In 2010, around 7.9 million tonnes of waste electrical and electronic equipment (WEEE) was generated across the 27 member states of the EU, plus Norway and Switzerland. According to official figures, less than half of that quantity, 3.1 million tonnes, was collected, treated and reported to the authorities. However, effective management of WEEE is essential given its content of hazardous substances such as mercury, brominated flame retardants, polychlorinated biphenyls, cadmium and volatile fluorocarbons.
The 2002 EU WEEE Directive (2002/96/EC) outlines responsibilities and targets for the collection, recycling and recovery of WEEE in all 27 Member States. The overall aim is for the EU to recycle at least 85% of WEEE by 2016. WEEE management is becoming an increasingly cross-border activity with significant competitive pressures. It is important that WEEE management companies do not gain a competitive advantage from implementing less environmentally friendly practices.
Currently, consumers and producers have to pay in different ways for the management of WEEE without being aware of the performance of this service. Standards are required to regulate collection, sorting, handling, storage, transportation, treatment and disposal of WEEE. Rules must be laid down to decide whether an undertaking?s processes deserve to be identified as ?excellent?, and auditors must be trained to verify whether undertakings involved in collection and treatment meet those standards.
The LIFE+ WEEELABEX - WEEE LABel of EXcellence - project aimed to protect the environment by improving WEEE collection and recycling practices in Europe. It specifically sought to lay down a common and harmonised set of European standards with respect to collection, handling, storage, recycling, preparation for re-use and disposal of WEEE. These standards would demonstrate compliance with EU health, safety and environmental legislation.
It planned to introduce monitoring of processing companies through audits conducted by auditors trained by the WEEELABEX Office. The aim was for all auditors to use the same audit process documents, apply the same set of standards and report their findings to the WEEELABEX Office. This could then verify which WEEE management process had successfully conformed with the standards.
The tangible result of fulfilling the WEEE Forum set of standards was to be the ?WEEE label of excellence?, a symbol confirming that the parties involved in WEEE operations comply with the standards. The label would be awarded on the basis of validated, audited and standardised manuals and detailed reporting specifications. The project targeted conformity verification of around 30 companies in various countries.
The WEEELABEX project has successfully developed new standards for WEEE recycling processes that are already becoming international benchmarks. It has defined the rules and trained the auditors to ensure that achievement of the required standards is effectively assessed and then communicated via the new WEEE Label of Excellence. It provides greater rigour and clarity to efforts to improve WEEE management.
The project held workshops to discuss the general principles and procedures of certification, including appropriate sanction, appeal and cancellation procedures of the WEEE Label of Excellence. This contributed to the finalisation of a complete set of guidelines providing a harmonised and coherent approach to the evaluation of any treatment installation. It included audit questions and measurement and benchmarking methods.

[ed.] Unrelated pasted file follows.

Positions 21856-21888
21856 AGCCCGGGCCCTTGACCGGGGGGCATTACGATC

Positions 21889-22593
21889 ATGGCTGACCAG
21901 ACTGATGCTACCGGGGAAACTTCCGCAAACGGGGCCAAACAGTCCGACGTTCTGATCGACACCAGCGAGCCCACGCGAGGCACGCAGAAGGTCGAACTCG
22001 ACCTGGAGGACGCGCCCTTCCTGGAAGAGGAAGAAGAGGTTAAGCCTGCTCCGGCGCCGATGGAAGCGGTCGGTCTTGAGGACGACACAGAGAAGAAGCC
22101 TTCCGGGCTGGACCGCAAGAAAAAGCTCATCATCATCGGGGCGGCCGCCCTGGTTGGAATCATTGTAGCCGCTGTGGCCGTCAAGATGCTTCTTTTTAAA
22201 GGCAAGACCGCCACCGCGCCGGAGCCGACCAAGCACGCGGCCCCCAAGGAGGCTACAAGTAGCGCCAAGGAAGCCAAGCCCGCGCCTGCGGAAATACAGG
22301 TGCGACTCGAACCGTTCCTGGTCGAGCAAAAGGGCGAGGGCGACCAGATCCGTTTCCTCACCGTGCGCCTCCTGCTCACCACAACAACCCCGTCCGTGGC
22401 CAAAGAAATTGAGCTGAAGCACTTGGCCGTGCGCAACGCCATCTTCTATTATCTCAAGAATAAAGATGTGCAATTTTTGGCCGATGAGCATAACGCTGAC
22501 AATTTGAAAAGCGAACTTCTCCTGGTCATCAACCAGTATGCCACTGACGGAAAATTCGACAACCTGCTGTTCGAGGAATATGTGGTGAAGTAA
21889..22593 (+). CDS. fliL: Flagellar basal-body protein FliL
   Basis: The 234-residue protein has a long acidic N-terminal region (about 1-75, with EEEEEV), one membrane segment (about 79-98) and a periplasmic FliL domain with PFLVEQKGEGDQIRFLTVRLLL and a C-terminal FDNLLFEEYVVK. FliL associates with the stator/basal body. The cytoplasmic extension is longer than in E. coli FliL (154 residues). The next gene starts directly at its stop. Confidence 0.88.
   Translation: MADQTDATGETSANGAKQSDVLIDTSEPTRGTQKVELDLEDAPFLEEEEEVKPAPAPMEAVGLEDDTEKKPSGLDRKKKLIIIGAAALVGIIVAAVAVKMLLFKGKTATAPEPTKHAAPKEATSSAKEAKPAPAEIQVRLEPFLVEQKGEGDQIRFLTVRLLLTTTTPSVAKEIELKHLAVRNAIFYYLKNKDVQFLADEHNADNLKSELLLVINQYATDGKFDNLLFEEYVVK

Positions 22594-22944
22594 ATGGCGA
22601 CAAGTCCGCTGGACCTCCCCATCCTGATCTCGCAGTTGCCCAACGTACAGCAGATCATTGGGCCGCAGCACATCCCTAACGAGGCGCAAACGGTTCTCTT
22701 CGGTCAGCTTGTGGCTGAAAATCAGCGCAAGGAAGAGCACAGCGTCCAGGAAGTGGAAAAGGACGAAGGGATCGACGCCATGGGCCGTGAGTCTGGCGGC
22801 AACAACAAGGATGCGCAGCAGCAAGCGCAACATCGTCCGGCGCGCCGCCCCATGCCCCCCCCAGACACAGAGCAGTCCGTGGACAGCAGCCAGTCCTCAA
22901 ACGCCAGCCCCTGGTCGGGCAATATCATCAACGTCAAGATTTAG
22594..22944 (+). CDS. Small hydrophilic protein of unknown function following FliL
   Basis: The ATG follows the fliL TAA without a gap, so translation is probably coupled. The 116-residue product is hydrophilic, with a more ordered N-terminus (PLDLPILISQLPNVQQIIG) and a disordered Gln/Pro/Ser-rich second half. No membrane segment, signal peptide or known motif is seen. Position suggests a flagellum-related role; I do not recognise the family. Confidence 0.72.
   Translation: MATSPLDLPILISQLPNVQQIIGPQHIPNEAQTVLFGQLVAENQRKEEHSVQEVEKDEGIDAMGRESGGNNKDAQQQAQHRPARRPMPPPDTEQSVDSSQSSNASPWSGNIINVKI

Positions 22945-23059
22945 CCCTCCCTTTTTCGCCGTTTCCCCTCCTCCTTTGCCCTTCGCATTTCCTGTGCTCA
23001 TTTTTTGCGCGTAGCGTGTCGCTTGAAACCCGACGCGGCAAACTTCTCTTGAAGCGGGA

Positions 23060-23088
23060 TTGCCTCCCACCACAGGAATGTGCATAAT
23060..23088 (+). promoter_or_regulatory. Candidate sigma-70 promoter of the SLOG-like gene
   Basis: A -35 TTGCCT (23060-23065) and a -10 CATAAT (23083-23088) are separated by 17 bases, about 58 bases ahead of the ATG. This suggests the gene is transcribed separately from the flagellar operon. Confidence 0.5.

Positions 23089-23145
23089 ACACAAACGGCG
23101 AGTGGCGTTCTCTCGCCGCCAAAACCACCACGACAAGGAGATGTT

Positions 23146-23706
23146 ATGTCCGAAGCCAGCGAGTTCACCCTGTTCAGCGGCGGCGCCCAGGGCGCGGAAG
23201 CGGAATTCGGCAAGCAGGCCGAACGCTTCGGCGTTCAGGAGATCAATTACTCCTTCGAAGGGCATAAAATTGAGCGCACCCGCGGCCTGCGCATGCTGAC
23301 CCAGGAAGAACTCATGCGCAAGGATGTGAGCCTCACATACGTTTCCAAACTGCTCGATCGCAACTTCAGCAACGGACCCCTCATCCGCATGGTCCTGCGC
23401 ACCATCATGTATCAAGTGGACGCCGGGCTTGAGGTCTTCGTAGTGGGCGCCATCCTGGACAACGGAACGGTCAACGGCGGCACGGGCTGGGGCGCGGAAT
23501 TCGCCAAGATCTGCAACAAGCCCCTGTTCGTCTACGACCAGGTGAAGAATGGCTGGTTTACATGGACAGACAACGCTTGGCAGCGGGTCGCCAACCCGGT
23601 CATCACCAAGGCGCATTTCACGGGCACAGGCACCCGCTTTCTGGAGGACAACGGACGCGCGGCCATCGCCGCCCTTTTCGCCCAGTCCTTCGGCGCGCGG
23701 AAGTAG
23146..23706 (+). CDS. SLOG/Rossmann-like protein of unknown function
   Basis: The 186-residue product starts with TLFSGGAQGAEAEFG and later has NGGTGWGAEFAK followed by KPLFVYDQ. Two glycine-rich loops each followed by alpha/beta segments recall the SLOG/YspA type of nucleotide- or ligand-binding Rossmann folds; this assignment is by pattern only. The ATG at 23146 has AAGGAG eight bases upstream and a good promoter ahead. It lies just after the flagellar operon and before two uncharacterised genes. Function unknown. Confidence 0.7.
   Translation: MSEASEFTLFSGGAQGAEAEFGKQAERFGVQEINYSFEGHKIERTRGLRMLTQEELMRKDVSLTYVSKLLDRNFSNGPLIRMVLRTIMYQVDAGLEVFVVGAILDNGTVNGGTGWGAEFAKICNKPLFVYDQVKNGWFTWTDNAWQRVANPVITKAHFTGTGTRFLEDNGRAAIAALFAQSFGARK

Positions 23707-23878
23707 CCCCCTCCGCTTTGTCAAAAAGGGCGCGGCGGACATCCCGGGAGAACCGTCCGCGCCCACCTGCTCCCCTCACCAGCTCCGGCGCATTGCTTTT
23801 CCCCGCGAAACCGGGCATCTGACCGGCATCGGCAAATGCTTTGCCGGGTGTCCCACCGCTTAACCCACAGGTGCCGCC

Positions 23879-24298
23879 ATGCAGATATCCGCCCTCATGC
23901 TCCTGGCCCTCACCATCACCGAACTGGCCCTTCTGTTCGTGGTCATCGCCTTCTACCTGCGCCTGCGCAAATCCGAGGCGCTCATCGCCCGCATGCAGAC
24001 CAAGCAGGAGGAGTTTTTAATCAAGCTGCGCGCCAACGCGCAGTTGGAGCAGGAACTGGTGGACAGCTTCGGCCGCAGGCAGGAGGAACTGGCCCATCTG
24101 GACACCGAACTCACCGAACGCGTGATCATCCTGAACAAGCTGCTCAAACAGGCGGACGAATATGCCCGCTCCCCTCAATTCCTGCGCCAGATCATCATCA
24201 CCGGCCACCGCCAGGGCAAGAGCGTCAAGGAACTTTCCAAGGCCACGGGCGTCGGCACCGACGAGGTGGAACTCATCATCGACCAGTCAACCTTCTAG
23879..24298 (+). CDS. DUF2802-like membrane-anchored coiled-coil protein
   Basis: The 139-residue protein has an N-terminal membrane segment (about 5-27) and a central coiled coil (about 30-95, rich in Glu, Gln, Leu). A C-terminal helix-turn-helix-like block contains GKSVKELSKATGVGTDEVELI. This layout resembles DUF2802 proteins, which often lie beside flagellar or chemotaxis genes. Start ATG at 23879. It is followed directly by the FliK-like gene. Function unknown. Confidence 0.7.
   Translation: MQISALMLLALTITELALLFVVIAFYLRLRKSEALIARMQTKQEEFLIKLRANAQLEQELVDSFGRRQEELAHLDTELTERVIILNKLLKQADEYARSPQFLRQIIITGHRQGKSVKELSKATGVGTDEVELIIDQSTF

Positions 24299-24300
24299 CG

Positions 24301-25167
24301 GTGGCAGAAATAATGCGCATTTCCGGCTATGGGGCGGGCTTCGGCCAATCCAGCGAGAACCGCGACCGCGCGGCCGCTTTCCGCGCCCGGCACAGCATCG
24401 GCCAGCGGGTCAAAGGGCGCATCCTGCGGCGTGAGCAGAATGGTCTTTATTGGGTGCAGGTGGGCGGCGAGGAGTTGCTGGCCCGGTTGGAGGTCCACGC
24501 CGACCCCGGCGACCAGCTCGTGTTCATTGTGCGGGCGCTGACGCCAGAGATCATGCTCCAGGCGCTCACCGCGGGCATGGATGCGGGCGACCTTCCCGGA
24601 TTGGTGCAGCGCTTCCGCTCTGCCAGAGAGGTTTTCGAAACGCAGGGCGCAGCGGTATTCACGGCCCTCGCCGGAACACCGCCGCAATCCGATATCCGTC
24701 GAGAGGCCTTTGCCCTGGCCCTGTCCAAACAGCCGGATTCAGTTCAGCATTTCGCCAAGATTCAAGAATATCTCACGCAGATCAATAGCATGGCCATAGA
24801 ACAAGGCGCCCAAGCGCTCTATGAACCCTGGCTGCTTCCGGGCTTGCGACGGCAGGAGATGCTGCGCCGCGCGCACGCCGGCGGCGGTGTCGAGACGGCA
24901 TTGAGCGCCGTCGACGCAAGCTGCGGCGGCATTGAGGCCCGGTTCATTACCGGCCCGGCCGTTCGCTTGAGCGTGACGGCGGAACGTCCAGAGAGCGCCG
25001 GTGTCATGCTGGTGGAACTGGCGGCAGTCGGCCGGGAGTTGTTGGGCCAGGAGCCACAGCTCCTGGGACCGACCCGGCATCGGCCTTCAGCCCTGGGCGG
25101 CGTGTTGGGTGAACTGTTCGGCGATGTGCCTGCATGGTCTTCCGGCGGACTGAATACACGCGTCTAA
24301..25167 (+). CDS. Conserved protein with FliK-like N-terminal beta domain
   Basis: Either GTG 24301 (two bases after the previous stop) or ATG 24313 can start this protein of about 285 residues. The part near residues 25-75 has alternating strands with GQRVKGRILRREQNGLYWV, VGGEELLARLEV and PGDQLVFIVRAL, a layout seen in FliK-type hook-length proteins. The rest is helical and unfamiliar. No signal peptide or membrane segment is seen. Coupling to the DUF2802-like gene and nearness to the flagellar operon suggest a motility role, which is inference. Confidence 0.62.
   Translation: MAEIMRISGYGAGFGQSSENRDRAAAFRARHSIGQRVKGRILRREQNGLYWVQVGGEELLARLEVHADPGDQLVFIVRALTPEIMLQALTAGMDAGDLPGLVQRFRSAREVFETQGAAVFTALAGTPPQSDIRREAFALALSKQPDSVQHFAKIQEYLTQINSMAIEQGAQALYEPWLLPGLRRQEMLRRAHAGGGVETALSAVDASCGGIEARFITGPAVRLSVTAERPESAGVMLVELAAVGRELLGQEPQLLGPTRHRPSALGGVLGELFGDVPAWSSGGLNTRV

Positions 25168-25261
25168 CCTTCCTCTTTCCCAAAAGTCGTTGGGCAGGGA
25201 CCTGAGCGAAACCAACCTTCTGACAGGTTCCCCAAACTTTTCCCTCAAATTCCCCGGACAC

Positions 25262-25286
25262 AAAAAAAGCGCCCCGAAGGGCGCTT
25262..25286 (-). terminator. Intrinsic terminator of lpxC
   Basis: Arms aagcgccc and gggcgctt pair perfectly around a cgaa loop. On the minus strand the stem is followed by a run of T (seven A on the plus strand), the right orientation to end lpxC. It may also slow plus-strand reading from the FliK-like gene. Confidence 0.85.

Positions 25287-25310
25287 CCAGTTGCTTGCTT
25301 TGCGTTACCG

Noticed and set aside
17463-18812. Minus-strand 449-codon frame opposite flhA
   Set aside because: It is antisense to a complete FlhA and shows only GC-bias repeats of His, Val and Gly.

The project successfully developed harmonised, normative standards covering:
The standards are available in English, French, German, Spanish, Italian, Portuguese and Polish. A watch list of elements that future revisions of the standards should take into account has been established.
The project team elaborated an auditor profile to recruit auditors for processes in the management of WEEE appliances. It also developed a complete set of audit manuals, checklists, a training course and certification templates. The project recruited 20 auditors who were familiar with WEEE processing technologies and who followed the training course, delivering pilot audits as part of the training process.
The beneficiary organised two audits of cooling plants with the trainee auditors. Individual audits were then carried out in different countries, with participants from the first project training often being the lead auditor in a team. The companies that meet the required standards are identified by the WEEELABEX mark and listed on the website.
The sustainability of the project?s activities is greatly enhanced by the project creating a new institution in Prague: the WEEELABEX organisation consists of a General Assembly of twenty-six producer compliance schemes, a Governing Council and the WEEELABEX Office, the organisation?s secretariat. All the producer compliance schemes that joined the WEEELABEX organisation now require any logistics, recycling or other waste management companies they work with to meet the quality standards.
Various countries have already referred to the WEEE forum standard in developing their own e-waste standard such as in the US, China, Japan, Malaysia, Nigeria, Kenya, Brazil and South Africa. A summary of the standards was recently even translated into Chinese.
Further information on the project can be found in the project's layman report(see "Read more" section).